Australia’s skilled visa system temporarily suspended

COVID-19 continues to put a knife through Australia’s immigration system, with the the skilled visa system to remain temporarily suspended until further notice:

Department of Home Affairs has advised the states and territories to put their programs on hold until further notice…

“The government is closely monitoring migration and visa settings to ensure they are consistent with public health measures, are flexible and do not displace job opportunities for Australians so that Australia can deal with the immediate and post-recovery impacts of COVID-19,” said the spokesperson.

The Department further stated that the ongoing impacts of the pandemic worldwide, both medically, socially and economically, will have a “significant influence on the shape of Australia’s Migration Program going forward.”

“The Australian Government is considering how best to shape the Migration Program into the future to drive economic growth and support job creation”…

“Skilled migration has not stopped, it has been temporarily suspended”

Explaining the reason behind the delay, Adelaide-based migration agent Mark Glazbrook said skilled migration will remain suspended until the federal government decides on the size and composition of the Migration Program which is set each year through the Budget process.

“But as the budget will now be delivered in October instead of May due to the COVID-19 pandemic, there has been no formal announcement about the 2020-2021 Migration Program year and as a result of that states and territories haven’t been advised about what their individual quotas are,” he said.

This is obviously a sensible move on a number of fronts.

First, not having foreign nationals arrive will lessen the potential spread of COVID-19 across Australia, given the quarantine failures experienced to date.

Second, with the Australian economy facing its biggest decline since the Great depression, and labour underutilisation surging, allowing foreign workers to compete against locals for scarce jobs would only worsen the unemployment queues and further depress wages, smashing Australia’s working class.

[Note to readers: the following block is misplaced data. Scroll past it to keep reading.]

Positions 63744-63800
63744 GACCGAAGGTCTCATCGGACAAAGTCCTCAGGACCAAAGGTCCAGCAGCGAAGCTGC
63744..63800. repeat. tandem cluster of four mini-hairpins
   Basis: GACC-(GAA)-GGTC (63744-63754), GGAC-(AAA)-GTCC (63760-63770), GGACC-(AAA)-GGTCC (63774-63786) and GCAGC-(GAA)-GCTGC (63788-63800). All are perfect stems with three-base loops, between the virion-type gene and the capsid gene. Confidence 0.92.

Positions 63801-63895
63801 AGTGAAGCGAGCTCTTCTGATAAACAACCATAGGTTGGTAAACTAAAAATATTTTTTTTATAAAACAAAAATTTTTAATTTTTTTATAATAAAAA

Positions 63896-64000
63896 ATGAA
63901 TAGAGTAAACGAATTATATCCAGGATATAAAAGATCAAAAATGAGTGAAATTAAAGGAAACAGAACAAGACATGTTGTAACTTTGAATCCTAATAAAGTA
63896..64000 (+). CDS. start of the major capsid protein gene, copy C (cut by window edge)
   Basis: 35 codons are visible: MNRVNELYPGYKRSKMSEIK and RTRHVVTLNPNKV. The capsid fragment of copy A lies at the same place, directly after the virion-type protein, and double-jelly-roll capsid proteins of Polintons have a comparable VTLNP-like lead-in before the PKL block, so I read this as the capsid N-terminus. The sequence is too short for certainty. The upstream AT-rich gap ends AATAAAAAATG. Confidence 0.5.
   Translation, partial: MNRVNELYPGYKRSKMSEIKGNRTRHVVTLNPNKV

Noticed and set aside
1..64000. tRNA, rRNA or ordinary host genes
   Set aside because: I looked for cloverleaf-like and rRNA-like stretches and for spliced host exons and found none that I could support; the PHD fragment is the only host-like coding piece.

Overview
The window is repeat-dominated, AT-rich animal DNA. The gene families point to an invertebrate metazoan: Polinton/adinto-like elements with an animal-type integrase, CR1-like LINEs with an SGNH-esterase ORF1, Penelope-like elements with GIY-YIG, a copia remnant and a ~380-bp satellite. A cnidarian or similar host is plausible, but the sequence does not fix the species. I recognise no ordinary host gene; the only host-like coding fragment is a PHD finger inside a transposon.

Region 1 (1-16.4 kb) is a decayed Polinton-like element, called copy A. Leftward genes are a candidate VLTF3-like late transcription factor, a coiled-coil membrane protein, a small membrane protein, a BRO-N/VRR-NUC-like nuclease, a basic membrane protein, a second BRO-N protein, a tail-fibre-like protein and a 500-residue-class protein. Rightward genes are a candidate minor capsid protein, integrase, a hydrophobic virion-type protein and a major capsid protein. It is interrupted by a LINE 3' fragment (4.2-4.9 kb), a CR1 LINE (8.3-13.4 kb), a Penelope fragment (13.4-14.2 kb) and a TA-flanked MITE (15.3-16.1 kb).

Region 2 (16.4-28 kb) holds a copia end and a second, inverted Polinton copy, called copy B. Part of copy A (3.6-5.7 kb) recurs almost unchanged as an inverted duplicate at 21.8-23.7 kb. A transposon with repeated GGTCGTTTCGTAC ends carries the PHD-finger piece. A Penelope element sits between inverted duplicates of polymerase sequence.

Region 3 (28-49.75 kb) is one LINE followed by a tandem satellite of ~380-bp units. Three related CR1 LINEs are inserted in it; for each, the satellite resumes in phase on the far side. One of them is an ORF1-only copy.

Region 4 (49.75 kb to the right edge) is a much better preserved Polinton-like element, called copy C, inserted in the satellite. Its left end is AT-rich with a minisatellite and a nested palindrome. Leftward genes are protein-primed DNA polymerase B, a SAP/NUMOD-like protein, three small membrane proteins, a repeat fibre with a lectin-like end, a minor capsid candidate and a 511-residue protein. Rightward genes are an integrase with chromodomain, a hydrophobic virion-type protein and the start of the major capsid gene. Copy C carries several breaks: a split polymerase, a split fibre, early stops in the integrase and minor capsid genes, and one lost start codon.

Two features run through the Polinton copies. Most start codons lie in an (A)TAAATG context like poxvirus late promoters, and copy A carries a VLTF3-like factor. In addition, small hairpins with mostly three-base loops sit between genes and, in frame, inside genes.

Given the widespread rorting of Australia’s ‘skilled’ visa system, as evidenced by skilled migrants earning less than the general population and suffering higher unemployment:

Integrity should be restored to Australia’s visa system by requiring all skilled migrants (both temporary and permanent) to be employer-sponsored given their far better employment outcomes – see below charts:

Skilled migrants should also be required to be paid at least at the 75th percentile of earnings (preferably higher), as shown below:

Reforms along these lines would ensure that Australia’s skilled visa system is used sparingly to import only the ‘best of the best’, not as a general labour market tool to undercut local workers.

Leith van Onselen

Comments

  1. Charles MartinMEMBER

    The gov’t can use this as an opportunity to rename the visa system. Remove the word skilled and replace with ponzi.
    Is this a ruse like the international student article?

  2. Diogenes the CynicMEMBER

    Millions of negatively geared landlords cried out in terror and were suddenly silenced

    • Strange EconomicsMEMBER

      Suggest that this can be opened sooner if overseas students only be landed when they have signed a lease on a negative geared property. And 14 days quarantine conducted at their landlords home residence, with 14 days extra quarantine for the landlord after. If the property is positive geared, then they can just move straight in. This should help reduce the budget deficit from the surprise massive negative gearing losses about to be claimed in July.

    • Strange EconomicsMEMBER

      Do the Vice Chancellors bonus get reduced this year then? e.g. UQ VC whose bonus iincludes 200k for importing chinese students. (and expelling any student who make any jokes about the Chinese Govt policy)

  3. Excellent news. How any sane person could argue for importing people in a time of plague and unemployment is beyond me, so I’m really looking forward to the spin that will eventually be applied to bringing immigrants in again. It’s gonna have to be world class bull1t without at doubt.

  4. BubbleyMEMBER

    Australia – where skilled labour is night shift in a 7 Eleven and driving an Uber.

  5. Have they halted long term visitor visas? The kind all the Indian elderly come in under to ‘visit the grandkids’ but seem to stay in the long term – defrauding Medicare and clogging up our hospitals and footpaths?

  6. SchillersMEMBER

    This: ” The government is closely monitoring migration and visa settings to ensure they … do not displace job opportunities for Australians” is completely inconsistent and contradictory with…

    This: https://covid19.homeaffairs.gov.au/industry-and-employers#5

    Both are from the same Department of Home Affairs latest ‘update’, released today…

    The minister for smoke and mirrors, yet again has his hands all over another “announce-able”.